This is a repost of a previously posted story. My friend Bev reminded me earlier this week that it would be a good idea to share it again. Merry Christmas and good tidings to all who read it, whether you celebrate Christmas or another wonderful holiday at this time of year.
Hey, you know what? I know a secret you’ve been hiding. That’s right, just like Santa, who knows if you’ve been bad or good, I know about that secret you don’t want anybody to know about. And you want to know why I know that secret?
Because we all have the same secret.
How can that be, you ask? How is it possible for all of us to have the exact same secret? It’s simple. Because we are all human. Because we all make mistakes. Because we all mess up, make bad decisions, and find it difficult to mop it all up afterward. Even if it takes years, a lot of us never figure it out. And even when we do, there’s always a new mess to deal with.
In fact, it’s kind of funny sometimes how we know this, and yet we forget how to forgive each other for it. We get upset at someone because of what we feel is their bad or inappropriate behavior, forgetting that last year, or many years ago, we were guilty of something very similar. It’s interesting how our memories are so short.
We have all sorts of holidays, but there’s one we desperately need that we don’t have. The holiday of forgiveness. The holiday of letting go, mending fences, saying you’re sorry. I’m not sure when that holiday should be scheduled, but this time of year seems like a good a place as any.
What could compliment a holiday filled with love – supposed to be filled with love, anyway – better than forgiveness? It’s just an extension of the giving part. While we’re all in the giving spirit, why not forgive as well?
One of the reasons we’re all so secretly miserable at this time of year is because we have expectations, yours truly included. With all the crazy traditions going on, it’s incredibly difficult *not* to have expectations. We watch Christmas specials, Christmas movies, listen to Christmas music, and it all ties in to the Christmases we remember as children, when everything seemed perfect in every way. Christmases where the adults were hiding the same very secret that we still hide today. But we never realized it.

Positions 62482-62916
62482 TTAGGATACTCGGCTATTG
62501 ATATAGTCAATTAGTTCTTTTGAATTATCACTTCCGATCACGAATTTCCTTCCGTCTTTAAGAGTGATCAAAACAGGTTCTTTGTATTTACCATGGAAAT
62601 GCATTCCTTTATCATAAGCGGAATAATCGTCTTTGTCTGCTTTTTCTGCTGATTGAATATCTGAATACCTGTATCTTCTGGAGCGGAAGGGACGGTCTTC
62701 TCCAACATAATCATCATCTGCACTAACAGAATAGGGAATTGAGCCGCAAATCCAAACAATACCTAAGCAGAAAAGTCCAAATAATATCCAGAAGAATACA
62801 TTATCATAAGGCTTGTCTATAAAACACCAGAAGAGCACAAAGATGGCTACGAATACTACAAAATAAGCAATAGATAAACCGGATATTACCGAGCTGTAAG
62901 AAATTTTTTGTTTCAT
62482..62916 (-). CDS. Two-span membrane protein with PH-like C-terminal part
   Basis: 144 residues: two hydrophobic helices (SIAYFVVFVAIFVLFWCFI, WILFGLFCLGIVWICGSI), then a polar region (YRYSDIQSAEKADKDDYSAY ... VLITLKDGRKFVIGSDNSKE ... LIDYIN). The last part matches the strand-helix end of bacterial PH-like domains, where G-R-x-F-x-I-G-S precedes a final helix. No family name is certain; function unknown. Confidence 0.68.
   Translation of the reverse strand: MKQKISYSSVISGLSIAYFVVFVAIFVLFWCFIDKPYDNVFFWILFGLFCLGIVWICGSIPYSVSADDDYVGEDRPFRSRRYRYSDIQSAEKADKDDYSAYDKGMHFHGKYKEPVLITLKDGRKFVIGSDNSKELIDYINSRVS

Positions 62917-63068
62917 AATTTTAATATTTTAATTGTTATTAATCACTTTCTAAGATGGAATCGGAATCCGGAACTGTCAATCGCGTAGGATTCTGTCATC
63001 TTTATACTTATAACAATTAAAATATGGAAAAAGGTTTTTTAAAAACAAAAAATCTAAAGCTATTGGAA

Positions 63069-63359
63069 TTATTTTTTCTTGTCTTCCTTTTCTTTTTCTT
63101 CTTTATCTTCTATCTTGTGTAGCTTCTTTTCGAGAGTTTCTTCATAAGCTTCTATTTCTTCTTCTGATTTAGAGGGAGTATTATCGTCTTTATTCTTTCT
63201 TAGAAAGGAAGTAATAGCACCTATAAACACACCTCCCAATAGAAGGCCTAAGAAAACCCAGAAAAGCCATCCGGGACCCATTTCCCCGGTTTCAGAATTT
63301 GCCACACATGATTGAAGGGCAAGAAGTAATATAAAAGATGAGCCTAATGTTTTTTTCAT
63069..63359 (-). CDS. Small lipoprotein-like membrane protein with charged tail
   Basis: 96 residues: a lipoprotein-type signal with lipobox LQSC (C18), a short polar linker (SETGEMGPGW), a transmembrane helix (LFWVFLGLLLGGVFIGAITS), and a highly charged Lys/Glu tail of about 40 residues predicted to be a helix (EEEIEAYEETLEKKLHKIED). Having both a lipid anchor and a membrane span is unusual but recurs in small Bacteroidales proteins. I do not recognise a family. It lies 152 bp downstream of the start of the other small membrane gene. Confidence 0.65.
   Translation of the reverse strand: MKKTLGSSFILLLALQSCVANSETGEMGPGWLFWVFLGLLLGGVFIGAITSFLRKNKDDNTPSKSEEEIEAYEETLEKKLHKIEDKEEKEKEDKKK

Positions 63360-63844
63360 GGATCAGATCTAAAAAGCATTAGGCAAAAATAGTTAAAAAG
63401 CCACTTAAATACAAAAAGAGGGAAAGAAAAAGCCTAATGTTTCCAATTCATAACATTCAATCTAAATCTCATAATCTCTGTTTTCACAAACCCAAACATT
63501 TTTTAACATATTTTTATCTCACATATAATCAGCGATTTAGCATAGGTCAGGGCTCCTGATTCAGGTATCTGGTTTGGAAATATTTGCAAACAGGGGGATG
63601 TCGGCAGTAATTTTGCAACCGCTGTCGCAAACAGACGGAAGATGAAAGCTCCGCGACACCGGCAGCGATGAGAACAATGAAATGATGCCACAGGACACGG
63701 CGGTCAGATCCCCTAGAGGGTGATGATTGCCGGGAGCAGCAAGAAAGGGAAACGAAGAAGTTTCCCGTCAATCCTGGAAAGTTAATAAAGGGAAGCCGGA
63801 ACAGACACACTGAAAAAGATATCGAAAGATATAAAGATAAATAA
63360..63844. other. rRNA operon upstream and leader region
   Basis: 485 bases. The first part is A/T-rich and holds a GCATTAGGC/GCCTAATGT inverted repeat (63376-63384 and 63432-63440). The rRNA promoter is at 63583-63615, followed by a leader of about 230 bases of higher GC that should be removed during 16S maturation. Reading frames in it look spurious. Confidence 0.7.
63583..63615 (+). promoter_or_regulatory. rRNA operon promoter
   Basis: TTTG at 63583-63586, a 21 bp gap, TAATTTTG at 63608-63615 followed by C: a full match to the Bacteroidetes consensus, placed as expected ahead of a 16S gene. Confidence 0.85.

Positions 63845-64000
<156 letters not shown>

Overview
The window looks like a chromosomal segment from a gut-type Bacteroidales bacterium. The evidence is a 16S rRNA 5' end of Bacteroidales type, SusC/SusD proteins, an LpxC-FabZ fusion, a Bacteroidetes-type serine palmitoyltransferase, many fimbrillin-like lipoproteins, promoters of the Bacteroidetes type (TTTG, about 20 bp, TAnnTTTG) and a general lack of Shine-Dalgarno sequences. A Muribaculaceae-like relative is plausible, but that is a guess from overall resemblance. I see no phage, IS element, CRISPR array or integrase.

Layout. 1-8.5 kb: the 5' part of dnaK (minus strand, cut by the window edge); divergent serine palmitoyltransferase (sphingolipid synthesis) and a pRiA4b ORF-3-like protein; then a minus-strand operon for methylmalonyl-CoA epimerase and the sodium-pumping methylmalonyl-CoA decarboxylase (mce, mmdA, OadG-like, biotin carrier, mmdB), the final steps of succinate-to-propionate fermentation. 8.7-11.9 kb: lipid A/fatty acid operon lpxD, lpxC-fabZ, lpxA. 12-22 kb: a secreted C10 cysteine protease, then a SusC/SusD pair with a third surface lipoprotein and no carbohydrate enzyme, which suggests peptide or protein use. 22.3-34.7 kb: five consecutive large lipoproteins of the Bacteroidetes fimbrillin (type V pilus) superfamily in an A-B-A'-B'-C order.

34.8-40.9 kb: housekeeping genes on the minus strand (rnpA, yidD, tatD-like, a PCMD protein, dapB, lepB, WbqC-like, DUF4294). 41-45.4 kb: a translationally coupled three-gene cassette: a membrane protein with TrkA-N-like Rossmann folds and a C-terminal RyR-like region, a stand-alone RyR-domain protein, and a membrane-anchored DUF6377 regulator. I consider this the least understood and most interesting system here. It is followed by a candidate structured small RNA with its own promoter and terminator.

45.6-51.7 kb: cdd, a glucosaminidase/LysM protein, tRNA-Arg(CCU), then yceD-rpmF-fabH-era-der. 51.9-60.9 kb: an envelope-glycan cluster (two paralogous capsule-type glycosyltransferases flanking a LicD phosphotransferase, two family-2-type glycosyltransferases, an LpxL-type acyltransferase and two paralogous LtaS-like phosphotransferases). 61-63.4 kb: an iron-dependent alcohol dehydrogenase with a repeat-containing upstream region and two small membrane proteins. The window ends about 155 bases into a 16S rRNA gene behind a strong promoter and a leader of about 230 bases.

So we suffer. We watch these things, we listen to them, we not only allow that feeling of nostalgia to creep in, we welcome it with open arms. And then when things don’t turn out the way we expect, we’re deeply hurt, embarrassed, frustrated and disappointed.
Why do we do this to ourselves year after year? Why not embrace the reality of it all? Is the reality really so bad? We face that reality every other day of the year without facing it with such dread. It’s those memories and expectations that magnify the gap between and makes us so agonized during the holidays.
In the end, the people in our lives that affect us so much aren’t really evil. They are simply weak. We all take turns with that. Some of us are a little better at hiding it than others, is all. We should keep this in mind whenever others make things difficult for us, and try to keep things in perspective. Still, it’s difficult. But not quite as difficult as it needs to be.
After all, the holidays are really just another day. The only reason they have significance is because we decide they do. The only reason anything has significance is because we decide it does. Knowing this, we can control everything we think … about everything. We can decide that something is terrible and let it affect us deeply, or we can decide that it doesn’t matter whatsoever and simply move on, and focus on better things.
Sounds simple, but it really works.
The holidays always make things seem more important than they are. They are the same things that are always there, and they are things that will eventually change, because everything is always changing. There will always be things that are working, and things that are not working, and things that will never ever work, in our lives. This is a given. Comparing them to the idealistic memories of Christmases gone by is not doing ourselves a great service.
If you find yourself falling down the rabbit hole of despair this holiday season, stop it. That’s right, you can just simply stop yourself. Change your train of thought, and focus on the now. The Right Now. What’s working, what makes you happy, what sustains you. You may not have everything, or even a lot, but you do have something, and someone that makes it good to be where you are right now.
So focus on that. Be happy knowing that you are here. Look around your room and see the things that you enjoy, and do them. Look in your fridge and see the things you like to eat, and enjoy them. Look outside your window and see the beauty there, and let it make you happy.
Look around your life and see the people who look to you for the things that only you can provide them, and allow yourself to feel appreciated. These things are there every other day of the year, and they are there on Christmas Day, too.
And thanks, Bev, for the reminder!